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NYC: Bloomingdale’s 2009 Holiday Window – Merrymakers
stamp collector
Image by wallyg
A Holiday party’s the perfect time to shine.
In your new dress or suit, you’ll glitter and look fine.

Bloomingdale‘s 2009 Holiday window display.

Bloomingdale’s, a chain of upscale American department stores owned by Macy’s, Inc., has 36 stores nationwide, with annual sales of .9 billion dollars. Bloomingdale’s started in 1861 when brothers Joseph and Lyman Bloomingdale started selling hoop-skirts in their Ladies Notions’ Shop on Manhattan’s Lower East Side. In 1872, Bloomingdale’s expanded and opened their East Side Bazaar, a harbinger of the modern "department store."

In 1886, it moved to 59th Street and Lexington Avenue, still their flagship store, anticipating and capitalizing on the northern movement of New York’s upper and middle classes. By 1929, Bloomingdale’s covered an entire city block. Two years later, the glamorous Art Deco edifice that still graces Lexington Avenue was completed. In 1949, Bloomingdale’s began its real expansion, opening its first satellite store in Fresh Meadows, Queens and by 1959, Bloomingdale’s had created a complete circle of stores around the flagship, in New Jersey, Westchester County and Long Island. This dramatic growth continued in the 70’s and 80’s with the opening of stores in the Northeast, Florida, and Chicago. Bloomingdale’s was on its way to becoming a true national entity. That vision culminated in November 1996 with the addition of its first four stores in California, the most ambitious expansion in the company’s history.

From the beginning, the Bloomingdale’s brothers catered to America’s love of international goods, and by the 1880’s, their European selection was dazzling. A buying office in Paris in 1886 was the beginning of a network that now spans the globe. The 1960’s brought promotions resulting from Bloomingdale’s fascination with the foreign market: the first was a small affair called "Casa Bella" featuring merchandise for the home from Italy. Over the next thirty years, the promotions took on a grand scale – including unique merchandise and cultural exhibits that would touch every department in Bloomingdale’s. Major transformation of the Bloomingdale’s image came in the 1960’s and 70’s. The promotions were so exciting that the term "Retailing as Theater" was coined to describe Bloomingdale’s "happenings." It was the era of pet rocks and glacial ice cubes, of visits by movie stars and royalty, from Elizabeth Taylor to Queen Elizabeth II.

The new direction in merchandising was both to seek and to create. Buyers covered the globe to find exclusive, one-of-a-kind items. When they couldn’t find what they wanted, they had it made. In fashion, Bloomingdale’s launched new designers and created boutiques for already-famous names. Among the discoveries: Ralph Lauren, Perry Ellis and Norma Kamali – and for the first time in America: Sonia Rykiel, Kenzo and Fendi ready-to-wear. Designers opening their first in-store boutiques at Bloomingdale’s include Yves St. Laurent, Calvin Klein, Claude Montana and Thierry Mugler.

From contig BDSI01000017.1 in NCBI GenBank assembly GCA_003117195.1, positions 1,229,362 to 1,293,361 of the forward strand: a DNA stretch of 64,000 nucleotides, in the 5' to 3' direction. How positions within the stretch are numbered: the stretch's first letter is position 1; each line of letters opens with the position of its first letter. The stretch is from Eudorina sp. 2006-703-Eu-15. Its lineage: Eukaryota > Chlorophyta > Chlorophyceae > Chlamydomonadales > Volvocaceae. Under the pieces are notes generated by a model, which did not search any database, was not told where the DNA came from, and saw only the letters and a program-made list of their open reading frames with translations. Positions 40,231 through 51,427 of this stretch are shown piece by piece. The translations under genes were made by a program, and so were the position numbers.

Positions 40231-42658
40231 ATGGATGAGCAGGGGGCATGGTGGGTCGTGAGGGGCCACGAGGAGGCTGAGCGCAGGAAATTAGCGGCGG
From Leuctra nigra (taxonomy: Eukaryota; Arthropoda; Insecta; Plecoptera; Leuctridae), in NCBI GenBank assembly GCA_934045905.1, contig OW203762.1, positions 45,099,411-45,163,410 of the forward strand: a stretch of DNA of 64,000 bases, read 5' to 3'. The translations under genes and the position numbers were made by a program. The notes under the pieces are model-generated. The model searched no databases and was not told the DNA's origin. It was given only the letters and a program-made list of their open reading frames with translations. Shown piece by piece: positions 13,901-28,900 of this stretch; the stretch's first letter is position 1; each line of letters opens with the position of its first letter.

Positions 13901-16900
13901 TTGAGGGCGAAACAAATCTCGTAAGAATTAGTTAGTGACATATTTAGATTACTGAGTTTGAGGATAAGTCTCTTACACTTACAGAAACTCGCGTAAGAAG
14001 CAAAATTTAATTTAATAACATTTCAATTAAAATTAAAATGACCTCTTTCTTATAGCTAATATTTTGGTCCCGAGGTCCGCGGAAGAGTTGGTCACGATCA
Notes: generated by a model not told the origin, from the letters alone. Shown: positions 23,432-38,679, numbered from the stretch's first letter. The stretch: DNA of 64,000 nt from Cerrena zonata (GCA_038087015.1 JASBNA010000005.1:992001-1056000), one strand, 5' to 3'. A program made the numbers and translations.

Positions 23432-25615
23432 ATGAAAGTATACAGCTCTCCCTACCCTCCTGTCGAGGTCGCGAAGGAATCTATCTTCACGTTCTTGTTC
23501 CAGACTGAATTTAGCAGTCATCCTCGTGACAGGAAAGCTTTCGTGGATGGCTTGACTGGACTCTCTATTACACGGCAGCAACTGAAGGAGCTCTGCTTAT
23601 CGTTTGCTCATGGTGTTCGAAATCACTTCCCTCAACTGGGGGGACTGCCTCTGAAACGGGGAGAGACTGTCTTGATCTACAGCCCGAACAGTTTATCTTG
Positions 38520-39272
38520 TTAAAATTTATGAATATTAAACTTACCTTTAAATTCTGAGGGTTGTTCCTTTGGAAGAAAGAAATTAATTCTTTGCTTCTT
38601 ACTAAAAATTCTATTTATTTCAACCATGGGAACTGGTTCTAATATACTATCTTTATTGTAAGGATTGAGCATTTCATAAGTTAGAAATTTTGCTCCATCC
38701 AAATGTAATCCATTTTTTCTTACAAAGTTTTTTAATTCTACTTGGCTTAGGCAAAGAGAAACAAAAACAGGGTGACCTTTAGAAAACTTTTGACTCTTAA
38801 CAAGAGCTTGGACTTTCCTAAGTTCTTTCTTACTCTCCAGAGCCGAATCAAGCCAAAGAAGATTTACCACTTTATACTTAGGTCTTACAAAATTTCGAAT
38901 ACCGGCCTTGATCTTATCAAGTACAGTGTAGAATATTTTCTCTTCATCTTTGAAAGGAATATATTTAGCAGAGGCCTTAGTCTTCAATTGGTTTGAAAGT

In 1961, Bloomingdale’s made retail history in yet another area by introducing the first designer shopping bag. Artist Joseph Kinigstein was commissioned to create a bag for the "Esprit de France" promotion. Rather than doing the obvious – ladylike flowers in pastel colors – he reproduced antique French tarot cards in bold red, black and white. Most daring of all, the bag omitted the store name. Even so, it was unmistakably Bloomingdale’s, and the collector’s shopping bag was launched. Since then, Bloomingdale’s bags have been created by both famous and fledgling artists, architects and ad designers. Their designs have been featured in art museums all over the world.

In 1971 "model rooms", a highlight of Bloomingdale’s since 1947, gained worldwide attention. "The Cave," an intricate multi-level frame sprayed entirely in white polyurethane, was a spectacular example of the lengths to which Bloomingdale’s would go to make a statement of style. Over the years, the model rooms have been showcases for the talents of everyone from architect Frank Gehry to filmmaker Federico Fellini.

During the 1970’s, Bloomingdale’s was a favorite stop of the international avant-garde, epitomized locally by the "Young East Sider" who lived right in the neighborhood. In 1973 the store wanted to stamp the Bloomingdale’s name on panties to launch an intimate apparel promotion, they chose the company nickname as a nod to the young, trendy crowd, and the "Bloomie’s" logo was born. Soon, New Yorkers were affectionately referring to the city’s second most popular tourist attraction after the Statue of Liberty as "Bloomie’s" and the hottest souvenir in town was anything emblazoned with "Bloomie’s".

Princeton, Ill. Residence of John H. Bryant, 1905
stamp collector
Image by DominusVobiscum
Vintage Post Card – Princeton, Ill. Residence of John H. Bryant, 1905. C.J. Dunbar & Co. Jewelers. Printed in Germany. Raphael Tuck & Sons. #2051. Art Publishers to their Majesties the King & Queen. (King Edward VII & Queen Alexandra) Royal Warrent Icon. Reverse Postmark – Princeton – One cent Franklin postal stamp…
In the Princeton Guide, we learn that John Bryant "was a member of the state legislature from Bureau, Peoria, and Stark in 1842, and again in 1858. . . . In 1848 he was one of the early editors of the first newspaper to be established in Bureau County; in 1860 was a delegate to the convention in Chicago which nominated Abraham Lincoln; was appointed collector of internal revenue by President Lincoln in 1862."